A marketing cooperative, sometimes known as a producer cooperative, allows its members, who produce the same or similar products, to cooperatively market and sell the products. Producer/marketing cooperatives are most commonly found in the agriculture industry; 30 percent of total agricultural production is marketed by co-ops. (See Marjorie Kelly and Shanna Ratner, “Keeping Wealth Local: Shared Ownership and Wealth Control For Rural Communities: A report for the Wealth Creation in Rural America project of the Ford Foundation.”)
Organic Valley in Wisconsin is a $528 million company owned by the 1,300 organic family farms that produce its milk, cheese, and meat. The company’s mission is to save the family farm, which means paying as much as possible to farmers. “We don’t have any need for profits much over 2 percent,” said CEO George Siemon. “We’d just pay taxes on it. We’d rather give it to the farmers.” Even though it is a national brand, the company organizes producers into regional pools, which limits the need to truck products over long distances. A customer buying milk in Boston is buying New England milk. The company capitalizes itself, in part, by selling preferred shares directly to the public, paying a six percent return to the investors annually.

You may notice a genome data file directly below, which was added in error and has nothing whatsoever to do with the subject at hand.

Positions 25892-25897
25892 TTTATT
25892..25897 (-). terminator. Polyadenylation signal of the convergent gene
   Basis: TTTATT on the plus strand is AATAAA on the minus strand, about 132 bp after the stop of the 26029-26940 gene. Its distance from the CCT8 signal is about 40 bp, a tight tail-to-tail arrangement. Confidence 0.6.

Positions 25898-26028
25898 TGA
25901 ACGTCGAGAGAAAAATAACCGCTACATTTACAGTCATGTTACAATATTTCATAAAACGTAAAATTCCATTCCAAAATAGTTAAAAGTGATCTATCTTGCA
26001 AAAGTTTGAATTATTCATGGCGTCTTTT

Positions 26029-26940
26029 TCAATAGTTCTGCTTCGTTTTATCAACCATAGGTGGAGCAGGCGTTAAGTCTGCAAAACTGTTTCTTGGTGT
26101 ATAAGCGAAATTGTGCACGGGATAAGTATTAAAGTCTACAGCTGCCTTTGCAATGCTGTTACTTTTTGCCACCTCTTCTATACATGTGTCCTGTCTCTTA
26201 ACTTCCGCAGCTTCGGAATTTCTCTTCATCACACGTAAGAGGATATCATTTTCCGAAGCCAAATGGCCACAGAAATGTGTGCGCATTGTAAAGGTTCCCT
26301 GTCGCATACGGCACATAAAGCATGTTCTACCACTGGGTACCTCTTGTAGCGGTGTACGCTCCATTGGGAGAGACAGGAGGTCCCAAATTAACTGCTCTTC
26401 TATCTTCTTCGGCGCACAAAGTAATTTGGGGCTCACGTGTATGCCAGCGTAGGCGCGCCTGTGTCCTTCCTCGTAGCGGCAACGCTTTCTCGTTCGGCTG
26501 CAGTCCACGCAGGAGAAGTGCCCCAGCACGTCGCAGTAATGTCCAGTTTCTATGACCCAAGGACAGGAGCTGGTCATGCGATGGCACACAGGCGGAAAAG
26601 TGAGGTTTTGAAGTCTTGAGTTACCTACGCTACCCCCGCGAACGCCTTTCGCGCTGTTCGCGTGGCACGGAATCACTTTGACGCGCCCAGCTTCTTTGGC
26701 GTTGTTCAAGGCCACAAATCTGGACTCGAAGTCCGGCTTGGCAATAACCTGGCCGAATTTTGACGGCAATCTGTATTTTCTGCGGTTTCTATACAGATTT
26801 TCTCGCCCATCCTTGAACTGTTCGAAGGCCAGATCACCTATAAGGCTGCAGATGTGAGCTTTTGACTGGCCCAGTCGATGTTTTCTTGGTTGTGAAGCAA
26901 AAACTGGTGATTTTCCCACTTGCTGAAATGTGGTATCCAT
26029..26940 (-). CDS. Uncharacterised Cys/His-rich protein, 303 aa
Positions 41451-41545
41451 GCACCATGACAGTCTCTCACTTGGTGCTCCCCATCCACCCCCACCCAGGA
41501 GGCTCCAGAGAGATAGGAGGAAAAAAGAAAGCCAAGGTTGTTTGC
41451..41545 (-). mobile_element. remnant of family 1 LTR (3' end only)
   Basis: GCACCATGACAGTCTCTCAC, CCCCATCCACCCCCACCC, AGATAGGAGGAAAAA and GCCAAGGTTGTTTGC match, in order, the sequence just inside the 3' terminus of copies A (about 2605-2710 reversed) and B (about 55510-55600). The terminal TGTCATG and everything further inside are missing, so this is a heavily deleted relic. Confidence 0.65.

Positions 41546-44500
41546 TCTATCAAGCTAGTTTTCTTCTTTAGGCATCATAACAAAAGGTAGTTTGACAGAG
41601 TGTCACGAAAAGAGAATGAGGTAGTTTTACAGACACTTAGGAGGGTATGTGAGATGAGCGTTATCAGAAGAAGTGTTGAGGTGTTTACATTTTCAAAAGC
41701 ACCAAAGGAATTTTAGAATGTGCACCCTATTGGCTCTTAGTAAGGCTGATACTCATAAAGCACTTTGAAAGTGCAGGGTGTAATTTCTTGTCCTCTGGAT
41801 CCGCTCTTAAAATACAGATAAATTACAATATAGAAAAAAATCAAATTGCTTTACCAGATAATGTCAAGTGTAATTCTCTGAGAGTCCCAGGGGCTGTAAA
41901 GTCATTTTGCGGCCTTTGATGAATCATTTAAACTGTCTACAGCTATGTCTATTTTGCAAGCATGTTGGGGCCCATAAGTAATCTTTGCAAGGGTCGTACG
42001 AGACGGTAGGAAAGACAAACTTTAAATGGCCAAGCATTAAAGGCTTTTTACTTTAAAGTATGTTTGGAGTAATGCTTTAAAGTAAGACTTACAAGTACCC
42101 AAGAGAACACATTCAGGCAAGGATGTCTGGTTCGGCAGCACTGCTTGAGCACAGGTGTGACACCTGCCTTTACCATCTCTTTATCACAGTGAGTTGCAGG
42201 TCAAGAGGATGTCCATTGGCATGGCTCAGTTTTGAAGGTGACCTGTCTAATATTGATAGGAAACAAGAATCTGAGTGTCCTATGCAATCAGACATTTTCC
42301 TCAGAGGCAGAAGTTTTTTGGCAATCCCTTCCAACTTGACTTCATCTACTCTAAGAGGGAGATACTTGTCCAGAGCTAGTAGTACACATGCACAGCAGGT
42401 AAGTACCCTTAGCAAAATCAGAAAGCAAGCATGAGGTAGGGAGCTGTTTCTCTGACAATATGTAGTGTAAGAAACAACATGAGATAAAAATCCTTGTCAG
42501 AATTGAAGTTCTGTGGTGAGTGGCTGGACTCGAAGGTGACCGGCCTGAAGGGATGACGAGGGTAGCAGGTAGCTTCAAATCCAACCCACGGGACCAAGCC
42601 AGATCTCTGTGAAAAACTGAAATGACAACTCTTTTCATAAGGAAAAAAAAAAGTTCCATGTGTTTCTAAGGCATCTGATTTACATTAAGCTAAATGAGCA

In Minnesota, farmers and community members came together to become energy producers by installing wind turbines on their land through the cooperatively owned MinWind. Out of state developers had been flocking to Minnesota to lease farmland for wind farms. The profits generated quickly left the state and landed in shareholders’ pockets. MinWind allowed the community to keep wealth local. Owners of the wind turbines include two grocers and a newspaper editor, as well as farmers in the area. (See also “MinWind: Farmer-Owned,” by Paul Gipe.)
Sample Documents and Policies
Belle Mead Co-op employee handbook (New Jersey)